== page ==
The new standards, which update a set of standards which have long ceased to act as an incentive to improvements in noise and fuel efficiency, set obligatory levels for rolling resistance, tyre pressure monitoring systems, and noise limits.
But the draft revision, which was published last month, allows for sport utility vehicles (SUVs) to be exempt. As the revision is one of several 'parallel measures' which will allow car makers to have a target of 130 g/km of CO2 for new cars (as opposed to the EU's overall target of 120 g/km), the concession to SUVs has angered environmental groups.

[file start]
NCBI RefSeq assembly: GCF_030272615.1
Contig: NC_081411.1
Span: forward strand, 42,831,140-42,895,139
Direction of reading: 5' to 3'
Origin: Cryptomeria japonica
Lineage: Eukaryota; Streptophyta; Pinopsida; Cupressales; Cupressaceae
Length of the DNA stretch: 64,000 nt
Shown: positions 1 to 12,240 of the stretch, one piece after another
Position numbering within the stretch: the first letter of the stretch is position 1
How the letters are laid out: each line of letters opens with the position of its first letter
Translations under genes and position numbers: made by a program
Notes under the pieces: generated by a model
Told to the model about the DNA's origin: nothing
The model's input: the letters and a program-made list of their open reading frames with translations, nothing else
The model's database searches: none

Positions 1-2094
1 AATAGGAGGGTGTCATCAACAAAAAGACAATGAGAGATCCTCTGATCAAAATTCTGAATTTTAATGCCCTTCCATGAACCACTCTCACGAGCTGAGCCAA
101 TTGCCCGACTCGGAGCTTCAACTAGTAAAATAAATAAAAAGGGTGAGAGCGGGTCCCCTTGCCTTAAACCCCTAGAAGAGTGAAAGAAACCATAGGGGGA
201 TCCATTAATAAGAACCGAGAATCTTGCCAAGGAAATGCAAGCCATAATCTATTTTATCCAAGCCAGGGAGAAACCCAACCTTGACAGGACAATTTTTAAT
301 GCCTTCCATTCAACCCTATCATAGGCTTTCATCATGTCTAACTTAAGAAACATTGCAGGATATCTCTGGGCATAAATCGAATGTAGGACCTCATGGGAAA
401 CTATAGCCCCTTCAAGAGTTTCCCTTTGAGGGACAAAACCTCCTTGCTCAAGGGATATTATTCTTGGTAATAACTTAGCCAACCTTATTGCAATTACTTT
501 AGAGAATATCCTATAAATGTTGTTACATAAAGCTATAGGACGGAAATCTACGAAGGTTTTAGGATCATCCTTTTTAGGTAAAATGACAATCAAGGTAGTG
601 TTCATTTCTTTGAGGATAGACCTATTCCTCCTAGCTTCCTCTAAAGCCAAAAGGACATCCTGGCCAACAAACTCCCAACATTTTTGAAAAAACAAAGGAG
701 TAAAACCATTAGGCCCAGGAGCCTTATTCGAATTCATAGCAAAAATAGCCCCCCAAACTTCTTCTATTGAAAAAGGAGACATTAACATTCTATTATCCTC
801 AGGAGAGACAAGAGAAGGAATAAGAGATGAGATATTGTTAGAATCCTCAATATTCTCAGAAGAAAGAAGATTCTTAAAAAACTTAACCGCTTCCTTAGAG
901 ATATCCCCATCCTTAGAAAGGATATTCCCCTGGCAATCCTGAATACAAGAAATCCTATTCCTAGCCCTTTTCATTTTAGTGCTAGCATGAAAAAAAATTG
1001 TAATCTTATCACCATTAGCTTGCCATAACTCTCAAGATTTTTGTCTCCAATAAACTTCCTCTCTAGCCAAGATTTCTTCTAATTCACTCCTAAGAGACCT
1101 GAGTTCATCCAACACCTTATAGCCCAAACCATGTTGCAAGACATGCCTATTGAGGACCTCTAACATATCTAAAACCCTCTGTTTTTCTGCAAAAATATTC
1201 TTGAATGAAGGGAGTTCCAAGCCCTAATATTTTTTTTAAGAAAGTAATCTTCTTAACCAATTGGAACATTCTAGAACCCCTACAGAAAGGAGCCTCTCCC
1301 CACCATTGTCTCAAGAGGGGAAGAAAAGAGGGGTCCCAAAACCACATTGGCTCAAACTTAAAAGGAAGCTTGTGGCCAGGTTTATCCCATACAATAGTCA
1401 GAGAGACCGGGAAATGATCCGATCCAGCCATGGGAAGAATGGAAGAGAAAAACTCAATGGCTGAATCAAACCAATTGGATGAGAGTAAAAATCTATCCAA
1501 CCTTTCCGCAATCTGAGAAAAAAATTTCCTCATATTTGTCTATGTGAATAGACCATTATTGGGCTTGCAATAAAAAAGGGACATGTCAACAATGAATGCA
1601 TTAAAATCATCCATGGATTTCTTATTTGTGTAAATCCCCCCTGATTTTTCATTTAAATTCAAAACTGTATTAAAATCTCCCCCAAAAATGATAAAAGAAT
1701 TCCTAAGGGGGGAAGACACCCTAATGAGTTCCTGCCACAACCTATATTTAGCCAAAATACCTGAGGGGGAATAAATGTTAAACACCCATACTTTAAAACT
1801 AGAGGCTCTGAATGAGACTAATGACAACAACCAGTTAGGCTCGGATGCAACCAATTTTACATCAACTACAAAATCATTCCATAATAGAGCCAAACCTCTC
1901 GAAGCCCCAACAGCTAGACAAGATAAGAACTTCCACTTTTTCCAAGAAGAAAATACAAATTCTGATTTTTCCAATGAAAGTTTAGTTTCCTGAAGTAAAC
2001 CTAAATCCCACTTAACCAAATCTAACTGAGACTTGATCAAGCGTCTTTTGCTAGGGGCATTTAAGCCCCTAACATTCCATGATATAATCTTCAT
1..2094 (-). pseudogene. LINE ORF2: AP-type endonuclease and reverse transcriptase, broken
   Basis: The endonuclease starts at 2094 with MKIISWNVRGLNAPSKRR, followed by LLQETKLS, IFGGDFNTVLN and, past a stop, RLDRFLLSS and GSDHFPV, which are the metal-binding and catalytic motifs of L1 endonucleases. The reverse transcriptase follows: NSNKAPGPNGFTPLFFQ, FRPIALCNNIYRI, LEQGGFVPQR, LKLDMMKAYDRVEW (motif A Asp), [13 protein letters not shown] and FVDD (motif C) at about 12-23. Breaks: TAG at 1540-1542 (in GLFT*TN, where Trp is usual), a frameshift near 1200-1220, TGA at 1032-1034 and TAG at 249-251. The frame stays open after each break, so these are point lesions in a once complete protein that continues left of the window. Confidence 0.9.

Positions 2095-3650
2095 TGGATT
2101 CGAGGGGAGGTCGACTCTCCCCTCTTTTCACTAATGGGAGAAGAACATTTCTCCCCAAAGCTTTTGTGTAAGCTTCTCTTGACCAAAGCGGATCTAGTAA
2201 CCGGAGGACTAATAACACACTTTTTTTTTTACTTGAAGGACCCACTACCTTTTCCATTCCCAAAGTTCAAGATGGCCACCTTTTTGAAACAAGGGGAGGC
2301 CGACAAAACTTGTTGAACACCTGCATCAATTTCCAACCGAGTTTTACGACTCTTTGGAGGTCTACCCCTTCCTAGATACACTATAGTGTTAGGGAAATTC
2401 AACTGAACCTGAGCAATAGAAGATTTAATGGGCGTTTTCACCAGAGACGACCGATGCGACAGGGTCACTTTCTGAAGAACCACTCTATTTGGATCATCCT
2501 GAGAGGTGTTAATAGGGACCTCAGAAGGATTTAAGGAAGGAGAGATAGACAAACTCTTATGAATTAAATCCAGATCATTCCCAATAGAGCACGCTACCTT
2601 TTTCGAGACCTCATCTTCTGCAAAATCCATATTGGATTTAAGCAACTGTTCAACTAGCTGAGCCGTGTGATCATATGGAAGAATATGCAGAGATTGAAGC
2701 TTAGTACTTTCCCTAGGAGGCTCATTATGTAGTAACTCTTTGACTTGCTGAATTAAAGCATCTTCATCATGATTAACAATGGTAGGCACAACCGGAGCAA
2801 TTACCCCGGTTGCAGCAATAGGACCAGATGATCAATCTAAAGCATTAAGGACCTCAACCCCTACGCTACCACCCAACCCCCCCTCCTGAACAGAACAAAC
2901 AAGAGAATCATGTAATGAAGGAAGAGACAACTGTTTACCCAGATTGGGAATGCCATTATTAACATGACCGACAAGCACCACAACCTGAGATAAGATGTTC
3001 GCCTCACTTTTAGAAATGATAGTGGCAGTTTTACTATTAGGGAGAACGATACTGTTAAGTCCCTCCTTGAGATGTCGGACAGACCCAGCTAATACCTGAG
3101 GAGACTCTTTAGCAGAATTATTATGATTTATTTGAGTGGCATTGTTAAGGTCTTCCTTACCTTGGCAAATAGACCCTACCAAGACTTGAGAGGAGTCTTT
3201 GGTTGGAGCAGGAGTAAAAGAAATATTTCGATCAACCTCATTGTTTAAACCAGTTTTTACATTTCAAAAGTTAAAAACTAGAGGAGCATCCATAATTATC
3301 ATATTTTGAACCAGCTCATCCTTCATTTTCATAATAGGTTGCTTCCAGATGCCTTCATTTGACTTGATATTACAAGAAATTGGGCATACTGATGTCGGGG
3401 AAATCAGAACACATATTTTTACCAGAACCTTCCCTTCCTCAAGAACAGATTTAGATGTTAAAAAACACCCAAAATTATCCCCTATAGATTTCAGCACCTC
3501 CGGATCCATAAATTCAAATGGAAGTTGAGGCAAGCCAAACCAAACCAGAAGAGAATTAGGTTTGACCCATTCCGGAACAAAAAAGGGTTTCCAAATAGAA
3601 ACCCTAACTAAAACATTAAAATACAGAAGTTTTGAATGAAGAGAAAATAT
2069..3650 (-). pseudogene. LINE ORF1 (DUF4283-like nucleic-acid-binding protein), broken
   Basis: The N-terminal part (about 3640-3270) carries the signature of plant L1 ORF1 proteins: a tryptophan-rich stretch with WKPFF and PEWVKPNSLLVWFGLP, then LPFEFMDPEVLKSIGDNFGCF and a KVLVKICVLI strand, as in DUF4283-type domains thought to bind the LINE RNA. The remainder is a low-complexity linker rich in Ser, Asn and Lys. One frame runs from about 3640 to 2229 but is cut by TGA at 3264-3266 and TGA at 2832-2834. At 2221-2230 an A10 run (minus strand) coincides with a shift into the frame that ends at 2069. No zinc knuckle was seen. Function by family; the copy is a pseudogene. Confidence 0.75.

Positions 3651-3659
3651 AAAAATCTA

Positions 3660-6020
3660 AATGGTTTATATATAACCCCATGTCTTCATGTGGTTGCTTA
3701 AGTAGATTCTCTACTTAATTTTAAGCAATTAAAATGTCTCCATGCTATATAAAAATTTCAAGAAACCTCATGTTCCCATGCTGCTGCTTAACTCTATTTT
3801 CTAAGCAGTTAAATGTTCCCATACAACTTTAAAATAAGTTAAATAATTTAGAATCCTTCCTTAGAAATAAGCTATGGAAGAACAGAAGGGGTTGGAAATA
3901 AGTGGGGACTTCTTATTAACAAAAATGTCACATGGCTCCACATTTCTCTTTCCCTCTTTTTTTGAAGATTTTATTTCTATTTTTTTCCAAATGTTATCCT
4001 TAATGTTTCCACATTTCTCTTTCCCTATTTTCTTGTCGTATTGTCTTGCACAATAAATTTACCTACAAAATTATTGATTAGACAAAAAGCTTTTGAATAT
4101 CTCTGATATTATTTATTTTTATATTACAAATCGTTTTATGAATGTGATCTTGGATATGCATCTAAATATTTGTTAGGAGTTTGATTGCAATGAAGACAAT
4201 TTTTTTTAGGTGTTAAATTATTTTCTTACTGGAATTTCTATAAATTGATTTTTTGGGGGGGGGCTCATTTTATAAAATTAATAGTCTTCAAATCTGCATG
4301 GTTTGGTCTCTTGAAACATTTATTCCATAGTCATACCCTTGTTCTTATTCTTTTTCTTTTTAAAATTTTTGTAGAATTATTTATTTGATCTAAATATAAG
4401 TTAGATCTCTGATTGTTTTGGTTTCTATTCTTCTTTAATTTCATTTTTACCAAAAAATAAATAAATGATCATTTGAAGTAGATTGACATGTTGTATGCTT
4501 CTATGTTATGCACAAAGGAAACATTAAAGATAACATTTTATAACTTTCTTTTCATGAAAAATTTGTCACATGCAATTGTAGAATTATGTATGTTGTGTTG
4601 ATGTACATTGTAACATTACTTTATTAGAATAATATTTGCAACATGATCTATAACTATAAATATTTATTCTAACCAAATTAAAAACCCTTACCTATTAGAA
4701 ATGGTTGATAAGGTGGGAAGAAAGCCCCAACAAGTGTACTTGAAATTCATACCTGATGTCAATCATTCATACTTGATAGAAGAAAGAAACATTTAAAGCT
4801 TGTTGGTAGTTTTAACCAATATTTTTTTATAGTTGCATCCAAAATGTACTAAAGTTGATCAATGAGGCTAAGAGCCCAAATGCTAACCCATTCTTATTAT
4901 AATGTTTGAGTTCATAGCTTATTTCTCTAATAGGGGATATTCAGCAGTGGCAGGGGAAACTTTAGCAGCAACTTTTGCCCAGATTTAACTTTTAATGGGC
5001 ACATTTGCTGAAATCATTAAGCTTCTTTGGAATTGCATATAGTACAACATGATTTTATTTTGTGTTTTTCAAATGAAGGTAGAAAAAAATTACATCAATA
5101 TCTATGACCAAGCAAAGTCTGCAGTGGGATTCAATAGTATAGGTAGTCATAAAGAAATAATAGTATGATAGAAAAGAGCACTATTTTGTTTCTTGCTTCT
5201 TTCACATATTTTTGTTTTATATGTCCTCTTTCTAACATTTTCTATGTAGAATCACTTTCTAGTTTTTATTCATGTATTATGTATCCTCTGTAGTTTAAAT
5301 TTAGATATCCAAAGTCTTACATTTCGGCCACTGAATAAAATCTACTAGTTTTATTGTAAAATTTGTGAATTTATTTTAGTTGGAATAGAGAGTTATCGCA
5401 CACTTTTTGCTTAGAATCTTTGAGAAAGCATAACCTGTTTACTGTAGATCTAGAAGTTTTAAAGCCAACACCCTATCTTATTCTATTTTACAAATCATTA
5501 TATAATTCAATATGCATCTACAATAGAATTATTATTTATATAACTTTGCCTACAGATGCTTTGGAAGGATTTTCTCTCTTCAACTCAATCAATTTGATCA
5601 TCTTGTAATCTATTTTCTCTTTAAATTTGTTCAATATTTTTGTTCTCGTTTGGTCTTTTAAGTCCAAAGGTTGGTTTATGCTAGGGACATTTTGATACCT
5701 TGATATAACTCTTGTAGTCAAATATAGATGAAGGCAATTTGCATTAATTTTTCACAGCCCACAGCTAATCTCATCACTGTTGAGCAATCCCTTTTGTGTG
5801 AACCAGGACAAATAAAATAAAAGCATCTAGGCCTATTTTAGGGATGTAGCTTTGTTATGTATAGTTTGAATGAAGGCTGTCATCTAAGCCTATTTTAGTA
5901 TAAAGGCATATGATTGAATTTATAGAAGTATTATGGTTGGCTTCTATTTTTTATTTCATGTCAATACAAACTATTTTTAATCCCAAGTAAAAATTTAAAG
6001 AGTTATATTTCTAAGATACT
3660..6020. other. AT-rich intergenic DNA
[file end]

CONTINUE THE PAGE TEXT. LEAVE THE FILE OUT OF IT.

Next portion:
'Cars are no quieter now than in the 1970s,' said T&E policy officer Nina Renshaw. 'The EU has an embarrassing record on cutting noise from road traffic, so giving concessions to Europe's noisiest cars is totally incomprehensible.'
The Commission seems to be denying that SUVs will be exempt, saying officials will take further measures after the revision is published to ensure SUV tyres are regulated.
Apart from the exemption of SUVs, T&E also says the proposals do not go far enough to address the fact that around half of Europe's citizens suffer from the effects of excessive road noise, such as sleepless nights, heart problems, and impacts on learning abilities.
'We need tough standards that require and inspire innovation and new technology in the industry,' Renshaw added. 'This has been the case with emissions standards for new cars, so why not with tyres?'